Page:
Flooding Significantly Impacts African Food Security, Says Study
At a time when flooding is overtaking many parts of the world, millions of people in Africa are going hungry when croplands, livestock and infrastructure are inundated. But the results are complicated.
A study of more than a dozen nations in west, east and southern Africa indicates that flooding can substantially affect food security for millions of people. The research comes on the heels of pervasive record flooding across Africa in 2020, and at a time when floods have devastated Pakistan, India, and large parts of the European Union and the United States. It appears this week in the Proceedings of the National Academy of Sciences.
In many flood events the authors assessed, there was substantial damage not only to croplands but livestock, and water resources and sanitation infrastructure critical to food security. “Our findings show that floods can impact food security both immediately and in the months after the flood event,” said lead author Connor Reed, who did the work as a grad student at New York University.
Reed, along with researchers at Columbia University’s Climate School and others studied the period 2009-2020 in 16 nations including Kenya, Uganda, Malawi, Zimbabwe, Mauritania and Nigeria. They examined how key flood characteristics, including location, duration and extent, influenced an independent food insecurity metric used by the USAID-created Famine Early Warning System: the Integrated Food Security Phase Classification (IPC) scale. IPC measures the severity of food insecurity using a five-point scale: minimal food security (IPC 1), stressed (IPC 2), emergency (IPC 3), crisis (IPC 4), and famine (IPC 5).
The results showed that approximately 12 percent of those who experienced food insecurity in the studied areas, or 5.6 million people, had their status affected by flooding over the period. However, the effects were complicated; in addition to adverse effects, there were also some impacts that ameliorated food insecurity, such as increased soil moisture, depending on the time period and regional scale of the flooding.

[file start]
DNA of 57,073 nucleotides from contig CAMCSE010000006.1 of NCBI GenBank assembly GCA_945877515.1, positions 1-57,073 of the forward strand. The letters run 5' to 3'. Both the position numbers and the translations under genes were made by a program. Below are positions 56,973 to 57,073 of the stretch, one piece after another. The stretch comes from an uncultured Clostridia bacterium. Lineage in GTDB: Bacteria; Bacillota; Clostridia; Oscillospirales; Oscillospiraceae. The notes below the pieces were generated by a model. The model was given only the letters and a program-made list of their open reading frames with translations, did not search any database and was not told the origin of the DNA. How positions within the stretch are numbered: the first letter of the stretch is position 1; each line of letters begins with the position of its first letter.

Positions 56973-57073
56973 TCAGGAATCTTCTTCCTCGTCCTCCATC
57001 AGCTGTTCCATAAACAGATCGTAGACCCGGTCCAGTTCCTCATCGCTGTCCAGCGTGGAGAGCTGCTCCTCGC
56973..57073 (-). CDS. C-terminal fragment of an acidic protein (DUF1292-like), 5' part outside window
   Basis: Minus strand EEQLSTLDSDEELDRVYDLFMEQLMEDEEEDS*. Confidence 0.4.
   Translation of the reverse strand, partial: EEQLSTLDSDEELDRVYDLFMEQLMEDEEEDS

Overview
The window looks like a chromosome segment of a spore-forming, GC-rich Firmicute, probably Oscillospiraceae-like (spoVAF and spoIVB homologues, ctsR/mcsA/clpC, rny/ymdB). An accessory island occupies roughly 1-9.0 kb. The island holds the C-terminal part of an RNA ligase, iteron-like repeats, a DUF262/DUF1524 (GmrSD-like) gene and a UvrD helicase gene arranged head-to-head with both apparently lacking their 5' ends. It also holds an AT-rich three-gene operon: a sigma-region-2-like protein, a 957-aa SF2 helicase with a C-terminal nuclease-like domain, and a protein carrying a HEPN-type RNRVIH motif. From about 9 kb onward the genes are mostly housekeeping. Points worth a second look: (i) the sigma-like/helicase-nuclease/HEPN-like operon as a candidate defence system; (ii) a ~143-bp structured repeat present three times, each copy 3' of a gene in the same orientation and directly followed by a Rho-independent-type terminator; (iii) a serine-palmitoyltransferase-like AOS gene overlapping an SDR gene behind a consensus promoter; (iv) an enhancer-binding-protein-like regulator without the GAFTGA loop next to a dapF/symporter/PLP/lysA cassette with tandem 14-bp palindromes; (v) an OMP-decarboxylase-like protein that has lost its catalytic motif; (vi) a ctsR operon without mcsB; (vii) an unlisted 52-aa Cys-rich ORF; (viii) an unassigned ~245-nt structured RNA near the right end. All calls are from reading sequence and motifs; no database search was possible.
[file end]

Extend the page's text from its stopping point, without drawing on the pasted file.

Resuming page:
“Our results suggest that floods can have opposing effects on food security at different spatial scales, particularly at time periods after they occur,” said study coauthor Weston Anderson, a research scientist at NASA Goddard Space Flight Center and Columbia’s International Research Institute for Climate and Society. “In a given year, excess precipitation may immediately lead to floods that destroy crops in a localized area while also being associated with beneficial growing conditions that boost crop production on the country-scale.”
The researchers say the relationship between flooding and food security is not due so much to country-wide dynamics such as changes in food prices, but rather to context-specific impacts on food availability: for instance, the loss of subsistence crops, destruction of infrastructure, or loss of livelihoods that enable people to buy food.
“Understanding flood impacts on food security is of growing importance for the humanitarian community,” said coauthor Andrew Kruczkiewicz of the International Research Institute for Climate and Society. “With the outputs of this study, the humanitarian community is in a better position to decide what actions, including anticipatory, preparedness and response, to prioritize—or deprioritize—in the areas we studied.”
The paper’s other authors are Jennifer Nakamura, Richard Seager and Dominy Gallo of Columbia’s Lamont Doherty Earth Observatory; and Sonali Shukla McDermid of NYU. This research was supported by the U.S. National Science Foundation.
Adapted from a press release by New York University.